Running on a regular basis can slow the effects of ageing, a study by US researchers shows.
Elderly joggers were half as likely to die prematurely from conditions like cancer than non-runners.
They also enjoyed a healthier life with fewer disabilities, the Stanford University Medical Center team found.
Experts said the findings in Archives of Internal Medicine reinforced the importance that older people exercise regularly.
Survival of the fittest
The work tracked 500 older runners for more than 20 years, comparing them to a similar group of non-runners. All were in their 50s at the start of the study.
Nineteen years into the study, 34% of the non-runners had died compared to only 15% of the runners.
Both groups became more disabled with age, but for the runners the onset of disability started later - an average of 16 years later.
The health gap between the runners and non-runners continued to widen even as the subjects entered their ninth decade of life.
Running not only appeared to slow the rate of heart and artery related deaths, but was also associated with fewer early deaths from cancer, neurological disease, infections and other causes.
And there was no evidence that runners were more likely to suffer osteoarthritis or need total knee replacements than non-runners - something scientists have feared.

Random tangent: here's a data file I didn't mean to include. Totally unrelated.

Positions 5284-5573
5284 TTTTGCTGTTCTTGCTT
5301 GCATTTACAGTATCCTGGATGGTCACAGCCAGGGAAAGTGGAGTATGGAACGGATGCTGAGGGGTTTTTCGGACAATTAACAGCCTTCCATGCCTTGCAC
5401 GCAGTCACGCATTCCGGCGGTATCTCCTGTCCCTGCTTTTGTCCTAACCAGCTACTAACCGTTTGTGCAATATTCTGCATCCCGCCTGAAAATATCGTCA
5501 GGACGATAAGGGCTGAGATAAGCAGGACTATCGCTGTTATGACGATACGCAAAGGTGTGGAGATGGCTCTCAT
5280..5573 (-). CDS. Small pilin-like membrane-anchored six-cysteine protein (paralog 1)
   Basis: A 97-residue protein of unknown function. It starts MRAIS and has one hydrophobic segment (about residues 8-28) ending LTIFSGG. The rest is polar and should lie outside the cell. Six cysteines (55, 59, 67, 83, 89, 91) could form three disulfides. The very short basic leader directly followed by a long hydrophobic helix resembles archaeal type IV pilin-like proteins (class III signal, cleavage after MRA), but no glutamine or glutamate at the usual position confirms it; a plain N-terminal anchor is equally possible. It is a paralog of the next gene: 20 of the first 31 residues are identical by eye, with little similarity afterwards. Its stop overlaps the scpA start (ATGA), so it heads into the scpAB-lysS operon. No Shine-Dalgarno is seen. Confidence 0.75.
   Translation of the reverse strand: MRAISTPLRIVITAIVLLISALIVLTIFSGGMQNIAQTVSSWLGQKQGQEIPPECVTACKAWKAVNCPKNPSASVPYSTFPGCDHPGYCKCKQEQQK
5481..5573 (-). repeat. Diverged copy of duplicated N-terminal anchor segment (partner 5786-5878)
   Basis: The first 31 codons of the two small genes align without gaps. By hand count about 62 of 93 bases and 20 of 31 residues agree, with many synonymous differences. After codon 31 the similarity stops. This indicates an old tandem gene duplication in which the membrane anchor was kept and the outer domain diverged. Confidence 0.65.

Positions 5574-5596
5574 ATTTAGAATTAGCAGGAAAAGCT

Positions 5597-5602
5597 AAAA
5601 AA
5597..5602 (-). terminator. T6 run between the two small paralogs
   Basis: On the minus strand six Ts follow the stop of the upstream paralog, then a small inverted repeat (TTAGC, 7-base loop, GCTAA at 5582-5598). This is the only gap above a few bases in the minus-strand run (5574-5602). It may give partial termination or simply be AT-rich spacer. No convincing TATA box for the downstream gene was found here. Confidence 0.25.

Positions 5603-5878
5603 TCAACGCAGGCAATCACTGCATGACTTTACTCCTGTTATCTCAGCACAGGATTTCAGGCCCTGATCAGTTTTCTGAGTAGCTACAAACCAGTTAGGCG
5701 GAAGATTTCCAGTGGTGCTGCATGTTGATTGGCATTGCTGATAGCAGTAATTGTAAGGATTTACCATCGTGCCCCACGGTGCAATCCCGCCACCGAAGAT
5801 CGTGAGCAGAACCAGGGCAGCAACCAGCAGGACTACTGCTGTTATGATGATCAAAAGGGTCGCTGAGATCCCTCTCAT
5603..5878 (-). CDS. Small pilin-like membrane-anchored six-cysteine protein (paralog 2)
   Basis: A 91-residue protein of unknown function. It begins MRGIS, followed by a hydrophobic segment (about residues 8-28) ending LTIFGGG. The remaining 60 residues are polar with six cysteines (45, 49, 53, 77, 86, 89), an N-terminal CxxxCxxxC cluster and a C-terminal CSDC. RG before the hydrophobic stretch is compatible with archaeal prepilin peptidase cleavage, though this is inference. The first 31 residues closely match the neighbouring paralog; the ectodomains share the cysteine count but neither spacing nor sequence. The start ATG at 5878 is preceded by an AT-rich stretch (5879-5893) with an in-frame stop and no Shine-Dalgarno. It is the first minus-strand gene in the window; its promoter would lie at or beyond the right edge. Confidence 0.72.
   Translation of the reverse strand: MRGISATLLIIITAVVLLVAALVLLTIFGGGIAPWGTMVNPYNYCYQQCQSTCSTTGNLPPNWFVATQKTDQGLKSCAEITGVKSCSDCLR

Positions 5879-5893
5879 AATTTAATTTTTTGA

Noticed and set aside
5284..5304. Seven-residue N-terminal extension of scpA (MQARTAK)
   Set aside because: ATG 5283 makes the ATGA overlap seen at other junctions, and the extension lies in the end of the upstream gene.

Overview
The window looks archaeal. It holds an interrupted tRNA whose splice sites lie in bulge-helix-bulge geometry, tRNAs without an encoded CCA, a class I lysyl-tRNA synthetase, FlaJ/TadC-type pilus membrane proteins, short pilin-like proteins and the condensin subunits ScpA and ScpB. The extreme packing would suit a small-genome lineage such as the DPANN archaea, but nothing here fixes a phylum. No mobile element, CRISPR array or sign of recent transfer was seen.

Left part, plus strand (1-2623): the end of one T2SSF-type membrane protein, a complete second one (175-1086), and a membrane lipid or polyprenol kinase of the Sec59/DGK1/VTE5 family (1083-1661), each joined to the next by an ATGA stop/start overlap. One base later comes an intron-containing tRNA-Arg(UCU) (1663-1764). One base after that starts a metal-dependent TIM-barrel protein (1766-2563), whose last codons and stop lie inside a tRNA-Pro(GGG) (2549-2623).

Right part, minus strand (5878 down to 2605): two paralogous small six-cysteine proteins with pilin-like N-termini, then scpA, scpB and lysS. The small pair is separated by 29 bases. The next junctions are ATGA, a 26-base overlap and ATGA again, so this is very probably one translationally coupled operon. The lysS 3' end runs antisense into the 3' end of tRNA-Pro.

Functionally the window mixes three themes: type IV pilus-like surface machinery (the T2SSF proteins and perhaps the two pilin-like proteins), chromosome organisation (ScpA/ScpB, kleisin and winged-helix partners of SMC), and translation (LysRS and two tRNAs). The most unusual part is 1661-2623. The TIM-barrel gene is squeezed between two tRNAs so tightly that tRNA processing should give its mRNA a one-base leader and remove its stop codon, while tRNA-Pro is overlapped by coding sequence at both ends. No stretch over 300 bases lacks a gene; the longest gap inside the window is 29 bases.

At the beginning of the study, the runners ran for about four hours a week on average. After 21 years, their weekly running time had reduced to around 76 minutes, but they were still seeing health benefits from taking regular exercise.
Lead author Professor James Fries, from the University of California at Stanford, said: "The study has a very pro-exercise message. If you had to pick one thing to make people healthier as they age, it would be aerobic exercise.
"The health benefits of exercise are greater than we thought."
Age Concern says many older people do not exercise enough.
Figures show more than 90% of people in the UK over 75 fail to meet international guidelines of half-an-hour moderate intensity exercise at least five times a week.
Gordon Lishman, director general, said: "This research re-confirms the clear benefits of regular exercise for older people.
"Exercise can help older people to stay mobile and independent, ensure a healthy heart, keep weight and stress levels under control, and promote better sleep.
"While younger people are barraged with encouragement to lead healthier lifestyles, the health needs of older people are often overlooked."
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